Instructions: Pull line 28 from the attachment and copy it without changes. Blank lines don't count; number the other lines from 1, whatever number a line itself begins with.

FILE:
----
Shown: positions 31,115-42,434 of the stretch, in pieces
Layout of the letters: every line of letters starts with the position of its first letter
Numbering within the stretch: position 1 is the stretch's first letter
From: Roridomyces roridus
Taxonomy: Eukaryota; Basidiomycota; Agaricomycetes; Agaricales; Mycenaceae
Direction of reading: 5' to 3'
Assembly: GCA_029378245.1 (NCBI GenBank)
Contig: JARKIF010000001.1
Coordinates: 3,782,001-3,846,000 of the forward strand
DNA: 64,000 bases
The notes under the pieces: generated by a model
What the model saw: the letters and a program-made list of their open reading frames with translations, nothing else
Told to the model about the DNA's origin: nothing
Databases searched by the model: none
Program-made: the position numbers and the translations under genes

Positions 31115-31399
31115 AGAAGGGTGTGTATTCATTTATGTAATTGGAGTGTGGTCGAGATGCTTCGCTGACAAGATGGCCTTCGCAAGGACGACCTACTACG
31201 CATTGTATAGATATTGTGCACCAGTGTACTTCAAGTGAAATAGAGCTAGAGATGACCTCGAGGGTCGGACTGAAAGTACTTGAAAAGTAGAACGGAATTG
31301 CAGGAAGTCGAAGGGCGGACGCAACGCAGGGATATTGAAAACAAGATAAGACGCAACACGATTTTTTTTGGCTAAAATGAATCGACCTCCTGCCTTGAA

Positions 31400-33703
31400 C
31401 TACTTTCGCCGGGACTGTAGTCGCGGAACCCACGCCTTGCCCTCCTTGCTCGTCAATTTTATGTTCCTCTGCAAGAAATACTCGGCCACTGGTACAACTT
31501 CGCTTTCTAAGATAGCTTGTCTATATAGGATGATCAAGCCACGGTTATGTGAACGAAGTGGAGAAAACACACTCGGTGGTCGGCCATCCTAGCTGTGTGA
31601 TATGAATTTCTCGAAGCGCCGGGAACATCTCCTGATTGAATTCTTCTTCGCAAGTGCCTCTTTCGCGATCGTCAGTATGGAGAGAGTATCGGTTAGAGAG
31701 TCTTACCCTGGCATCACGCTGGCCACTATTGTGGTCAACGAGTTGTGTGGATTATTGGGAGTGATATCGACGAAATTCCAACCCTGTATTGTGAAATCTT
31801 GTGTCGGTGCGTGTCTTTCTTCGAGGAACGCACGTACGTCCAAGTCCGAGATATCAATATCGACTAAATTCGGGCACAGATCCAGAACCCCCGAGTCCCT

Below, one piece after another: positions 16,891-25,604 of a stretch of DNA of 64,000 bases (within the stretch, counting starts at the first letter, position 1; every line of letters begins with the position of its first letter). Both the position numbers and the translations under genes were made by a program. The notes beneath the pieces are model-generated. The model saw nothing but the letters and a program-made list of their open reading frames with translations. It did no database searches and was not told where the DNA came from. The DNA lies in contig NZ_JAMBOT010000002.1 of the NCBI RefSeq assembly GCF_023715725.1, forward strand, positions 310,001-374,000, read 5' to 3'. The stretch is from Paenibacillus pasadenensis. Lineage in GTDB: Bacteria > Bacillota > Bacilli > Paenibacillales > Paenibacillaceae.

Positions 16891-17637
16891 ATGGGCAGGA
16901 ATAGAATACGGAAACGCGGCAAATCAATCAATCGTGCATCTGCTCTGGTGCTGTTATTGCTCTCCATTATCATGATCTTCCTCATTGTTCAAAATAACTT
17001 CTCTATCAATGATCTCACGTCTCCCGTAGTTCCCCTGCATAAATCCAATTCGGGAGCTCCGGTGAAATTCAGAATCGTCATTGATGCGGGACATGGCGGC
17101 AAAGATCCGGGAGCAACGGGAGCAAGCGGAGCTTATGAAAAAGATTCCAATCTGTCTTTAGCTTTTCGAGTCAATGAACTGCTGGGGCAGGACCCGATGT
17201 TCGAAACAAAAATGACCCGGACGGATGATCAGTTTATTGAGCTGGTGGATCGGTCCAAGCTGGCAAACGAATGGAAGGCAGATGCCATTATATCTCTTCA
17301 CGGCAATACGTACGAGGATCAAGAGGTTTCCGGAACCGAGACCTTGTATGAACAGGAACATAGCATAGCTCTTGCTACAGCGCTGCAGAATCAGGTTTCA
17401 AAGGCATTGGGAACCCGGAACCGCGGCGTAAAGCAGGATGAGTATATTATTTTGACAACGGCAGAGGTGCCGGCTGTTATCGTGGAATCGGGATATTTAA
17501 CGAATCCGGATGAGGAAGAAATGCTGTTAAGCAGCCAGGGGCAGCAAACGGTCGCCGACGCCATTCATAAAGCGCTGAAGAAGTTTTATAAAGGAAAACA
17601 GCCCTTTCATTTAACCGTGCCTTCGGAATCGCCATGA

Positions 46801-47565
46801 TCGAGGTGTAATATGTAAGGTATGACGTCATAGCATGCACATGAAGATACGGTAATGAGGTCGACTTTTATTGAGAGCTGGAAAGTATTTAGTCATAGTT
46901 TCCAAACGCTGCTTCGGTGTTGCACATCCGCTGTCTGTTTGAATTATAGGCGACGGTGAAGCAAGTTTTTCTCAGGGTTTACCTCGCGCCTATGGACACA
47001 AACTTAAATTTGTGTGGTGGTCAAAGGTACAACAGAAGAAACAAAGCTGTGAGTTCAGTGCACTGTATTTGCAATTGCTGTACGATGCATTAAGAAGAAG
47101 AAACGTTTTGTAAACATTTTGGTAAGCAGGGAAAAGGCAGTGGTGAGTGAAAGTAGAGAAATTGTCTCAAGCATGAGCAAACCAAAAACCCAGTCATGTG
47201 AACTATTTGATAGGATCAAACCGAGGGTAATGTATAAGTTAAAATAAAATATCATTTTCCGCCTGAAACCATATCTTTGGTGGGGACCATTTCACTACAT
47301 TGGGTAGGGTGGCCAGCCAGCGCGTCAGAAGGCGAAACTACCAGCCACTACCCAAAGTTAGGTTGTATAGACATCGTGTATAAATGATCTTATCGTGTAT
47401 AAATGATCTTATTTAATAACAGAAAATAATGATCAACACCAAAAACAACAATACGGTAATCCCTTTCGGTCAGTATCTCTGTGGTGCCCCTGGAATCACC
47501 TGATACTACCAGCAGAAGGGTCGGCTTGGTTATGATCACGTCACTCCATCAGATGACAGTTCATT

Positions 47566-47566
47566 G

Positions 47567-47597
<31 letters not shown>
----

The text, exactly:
Positions 16891-17637